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I'm sure for many readers here, Philip Tetlock's famous studies of the predictions of experts need little introduction. His most famous finding - that specialists are considerably worse at making predictions than generalists - is now quite well known, although less so among the general public and media than it should be.

His more recent work has been a project looking at forecasts in the realm of geopolitics and the results are summarised in his latest book, Superforecasting. The project asked panels of volunteers to make forecasts and then tested how accurate they turned out to be in reality. Much of the book focuses on "superforecasters" - those people who turned out to be noticeably better at it.

Suffice it to say that there was little by way of expertise that made these people stand out from the crowd. They were bright people, but not off-the scale geniuses; numerate but not those inclined to conjure with arcane mathematics. It was more about independence of mind, the ability to constantly recalibrate and to question assumptions, the ability to think in terms of probabilities rather than in black and white terms.

And although the book barely mentions climate, and indeed the focus of the project was on short-term predictions not long-term ones, it was hard while reading it not to keep wondering "do climatologists think like this?"

Co-authored by pop-sci writer Dan Gardner, the text is as light as a feather, making it readily accessible to nearly everyone. A good Christmas pressie for the geek in your life. Buy it here.


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Reader Comments (27)

So - a book effectively on why sometimes planes fall out of the sky but mostly they don't.

And nothing on climate change nor its supposed modelling weakness?

Ho hum.....

Dec 14, 2015 at 1:43 PM | Unregistered CommenterYouKnowNothingBishHill

Boy the trolls are keeping a sharp eye on the Bish these days. Trolls first up again. Must be getting under their skin!

Dec 14, 2015 at 1:47 PM | Unregistered CommenterAnthony Hanwell

Take 100 people.
Get them to make binary predictions on 5 topics.

On topic 1, 50 get it right.
On topic 2, 25 of them get it right
On topic 3, 12 of them get it right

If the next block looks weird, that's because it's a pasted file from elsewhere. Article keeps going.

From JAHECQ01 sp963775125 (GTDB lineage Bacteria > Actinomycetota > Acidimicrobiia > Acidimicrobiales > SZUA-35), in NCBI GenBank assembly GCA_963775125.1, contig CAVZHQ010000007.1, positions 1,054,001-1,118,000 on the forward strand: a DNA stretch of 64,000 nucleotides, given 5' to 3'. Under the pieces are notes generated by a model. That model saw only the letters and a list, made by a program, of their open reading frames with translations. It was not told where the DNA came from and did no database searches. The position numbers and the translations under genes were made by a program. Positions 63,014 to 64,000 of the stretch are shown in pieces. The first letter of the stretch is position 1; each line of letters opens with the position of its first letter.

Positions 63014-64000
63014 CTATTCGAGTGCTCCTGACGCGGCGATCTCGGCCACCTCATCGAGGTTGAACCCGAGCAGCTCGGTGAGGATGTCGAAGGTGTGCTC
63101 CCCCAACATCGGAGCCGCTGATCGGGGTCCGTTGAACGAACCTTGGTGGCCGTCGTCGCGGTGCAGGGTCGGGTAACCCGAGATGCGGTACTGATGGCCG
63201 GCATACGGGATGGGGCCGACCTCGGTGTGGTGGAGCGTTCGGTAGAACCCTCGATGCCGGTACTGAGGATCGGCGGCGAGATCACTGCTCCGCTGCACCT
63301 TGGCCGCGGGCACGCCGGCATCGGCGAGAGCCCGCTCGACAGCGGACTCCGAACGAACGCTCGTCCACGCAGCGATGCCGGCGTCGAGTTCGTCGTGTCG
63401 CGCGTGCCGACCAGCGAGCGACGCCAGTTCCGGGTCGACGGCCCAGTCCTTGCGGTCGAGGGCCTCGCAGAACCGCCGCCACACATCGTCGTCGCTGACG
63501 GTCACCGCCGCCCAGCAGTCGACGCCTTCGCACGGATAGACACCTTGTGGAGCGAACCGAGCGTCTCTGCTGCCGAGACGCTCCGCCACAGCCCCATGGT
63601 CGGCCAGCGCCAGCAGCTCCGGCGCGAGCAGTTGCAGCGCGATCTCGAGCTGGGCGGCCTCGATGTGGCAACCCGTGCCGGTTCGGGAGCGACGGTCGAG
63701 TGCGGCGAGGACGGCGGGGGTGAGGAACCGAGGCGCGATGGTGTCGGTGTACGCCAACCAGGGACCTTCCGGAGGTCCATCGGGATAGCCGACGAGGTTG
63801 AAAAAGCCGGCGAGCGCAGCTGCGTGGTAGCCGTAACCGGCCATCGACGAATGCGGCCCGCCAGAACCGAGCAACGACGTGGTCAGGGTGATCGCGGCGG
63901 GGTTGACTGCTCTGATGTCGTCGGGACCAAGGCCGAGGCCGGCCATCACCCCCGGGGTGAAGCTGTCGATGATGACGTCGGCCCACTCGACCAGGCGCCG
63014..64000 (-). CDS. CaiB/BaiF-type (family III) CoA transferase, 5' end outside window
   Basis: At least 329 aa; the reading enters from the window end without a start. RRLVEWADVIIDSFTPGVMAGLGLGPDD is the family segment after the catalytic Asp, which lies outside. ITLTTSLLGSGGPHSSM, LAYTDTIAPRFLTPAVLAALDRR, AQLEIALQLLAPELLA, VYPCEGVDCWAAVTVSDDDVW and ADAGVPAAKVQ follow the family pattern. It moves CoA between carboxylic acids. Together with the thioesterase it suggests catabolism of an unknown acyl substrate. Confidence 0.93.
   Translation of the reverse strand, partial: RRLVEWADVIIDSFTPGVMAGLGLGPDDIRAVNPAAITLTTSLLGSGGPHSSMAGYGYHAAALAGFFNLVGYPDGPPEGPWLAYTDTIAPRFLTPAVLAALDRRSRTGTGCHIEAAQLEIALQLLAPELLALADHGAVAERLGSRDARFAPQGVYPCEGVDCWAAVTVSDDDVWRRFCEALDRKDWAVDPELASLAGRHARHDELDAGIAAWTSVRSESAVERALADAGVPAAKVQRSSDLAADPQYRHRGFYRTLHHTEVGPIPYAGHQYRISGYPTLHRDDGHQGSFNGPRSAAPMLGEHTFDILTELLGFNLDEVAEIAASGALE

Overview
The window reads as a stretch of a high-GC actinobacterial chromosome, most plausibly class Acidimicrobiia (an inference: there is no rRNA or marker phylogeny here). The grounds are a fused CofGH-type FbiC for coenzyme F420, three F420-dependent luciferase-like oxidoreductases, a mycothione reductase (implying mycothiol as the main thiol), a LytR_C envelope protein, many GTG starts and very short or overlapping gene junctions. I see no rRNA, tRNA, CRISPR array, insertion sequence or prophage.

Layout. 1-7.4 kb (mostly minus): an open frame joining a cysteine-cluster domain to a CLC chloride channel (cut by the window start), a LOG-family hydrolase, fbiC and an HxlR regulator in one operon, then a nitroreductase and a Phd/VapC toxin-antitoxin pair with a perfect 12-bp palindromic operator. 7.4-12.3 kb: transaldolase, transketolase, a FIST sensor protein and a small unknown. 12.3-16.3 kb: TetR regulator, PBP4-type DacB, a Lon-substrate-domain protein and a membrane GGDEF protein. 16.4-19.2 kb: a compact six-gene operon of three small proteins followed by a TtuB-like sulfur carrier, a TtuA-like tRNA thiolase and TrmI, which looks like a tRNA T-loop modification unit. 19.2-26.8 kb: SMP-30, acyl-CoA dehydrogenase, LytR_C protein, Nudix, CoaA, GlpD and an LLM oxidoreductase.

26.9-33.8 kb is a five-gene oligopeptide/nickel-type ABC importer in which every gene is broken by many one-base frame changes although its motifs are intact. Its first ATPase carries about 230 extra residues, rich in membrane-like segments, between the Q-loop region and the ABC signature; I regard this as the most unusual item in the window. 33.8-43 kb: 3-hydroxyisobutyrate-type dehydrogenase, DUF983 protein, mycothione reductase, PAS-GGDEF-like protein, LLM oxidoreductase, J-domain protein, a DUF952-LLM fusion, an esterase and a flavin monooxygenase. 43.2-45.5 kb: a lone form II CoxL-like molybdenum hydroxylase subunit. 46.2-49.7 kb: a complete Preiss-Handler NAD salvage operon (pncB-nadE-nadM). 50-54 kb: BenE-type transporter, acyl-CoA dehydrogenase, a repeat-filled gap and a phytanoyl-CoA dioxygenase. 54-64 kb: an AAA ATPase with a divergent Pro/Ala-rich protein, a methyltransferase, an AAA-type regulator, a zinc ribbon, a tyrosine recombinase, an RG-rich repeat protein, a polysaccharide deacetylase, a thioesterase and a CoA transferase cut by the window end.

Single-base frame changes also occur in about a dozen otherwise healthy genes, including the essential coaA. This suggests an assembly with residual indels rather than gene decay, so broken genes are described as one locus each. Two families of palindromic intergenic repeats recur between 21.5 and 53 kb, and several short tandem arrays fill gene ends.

On topic 4, 6 of them get it right
On topic 5, 3 of them get it right.

You now have three 'superforecasters'. Write a book about how they got it right. Under absolutely no circumstances allude to the fact that out of any random 100 people making five binary decisions, a random three of them will get them all right.

Dec 14, 2015 at 1:50 PM | Unregistered CommenterTheBigYinJames

TBYJ, if the result is the same as the coin-toss result you are correct. If the choice is one where judgement could have an influence, one expects some folks to beat the coin toss. If we run the test again and the same folks beat the toss, we have a meaningful result. Of course none of this has any predictive effect on the NEXT prediction they make. Or does it?

Dec 14, 2015 at 2:09 PM | Unregistered Commenterrhoda

Lady luck has no memory.

Dec 14, 2015 at 2:17 PM | Unregistered CommenterTheBigYinJames

Also as has so often been stated - modelling (including climate modelling) often doesn't do "predictions".

Start talking "projections" instead (you do know the difference?) and maybe you'll start to get the point.

Dec 14, 2015 at 2:17 PM | Unregistered CommenterYouKnowNothingBishHill

TBYJ, don't tell me you don't see the difference. This is not a coin toss. It is not a 50-50 ball. The events used in the test must be predictable. And of course a cascade test as you describe wouldn't be a good way to find anyone who can beat the general population consistently. It isn't roulette, it's poker.

Dec 14, 2015 at 2:32 PM | Unregistered Commenterrhoda

I get the point. Being wrong all the time doesn't disqualify you from being called an expert because in an obscure part of the paper you wrote 'suggest' and 'may' and it's not your fault if the university press dept. turns your guesswork into a probable or that gormless journalists then extrapolate that probable to a fact or that sanctimonious, faux-green rent-a-drones endlessly repeat this false fact in spite of numerous subsequent papers refuting it's methodology and assumptions.

Dec 14, 2015 at 2:39 PM | Unregistered CommenterJamesG

"It was more about independence of mind, the ability to constantly recalibrate and to question assumptions, the ability to think in terms of probabilities rather than in black and white terms."

That is a sceptic!

Usually older, well educated, working in science or industry, independently minded, numerically literate, a lifetime experience of seeing how easily it is to make bad decisions from bad assumptions.

Dec 14, 2015 at 3:01 PM | Registered CommenterMikeHaseler

I don't see sceptics as a monobloc. Some of us are like that.

Dec 14, 2015 at 3:02 PM | Unregistered CommenterTheBigYinJames

YouKnowNothing,, do climate projections have the ability to go down aswell as up, because climate predictions only ever go up. If this is the case, then projections may have about a 50% chance of not being as inaccurate, which would be a definite improvement.

Why didn't climate scientists think of this before? It seems so obvious to anyone who does not start with a false presumption.

Dec 14, 2015 at 3:03 PM | Unregistered Commentergolf charlie

Start talking "projections" instead (you do know the difference?)

projection (prəˈdʒɛkʃən) n

6. a prediction based on known evidence and observations

Or perhaps also relevant:

8. Psychology
a. The attribution of one's own attitudes, feelings, or suppositions to others:

In climate science, a "projection" is an estimate of the future which if actually comes true is hailed as a victory but if is nowhere close to reality is discarded and buried. E.g. claims of the Arctic being ice-free.

Dec 14, 2015 at 3:31 PM | Unregistered CommenterMikeC

In real life I find my ability tp predict is inversely related to how much I am involved with the subject and the outcome. The more dispassionate you are the more likely you can predict in a sensible manner. When it's your own future it's more unlikely you'll get it right. Every 'expert' fails this test if they have any involvement, financial or reputational.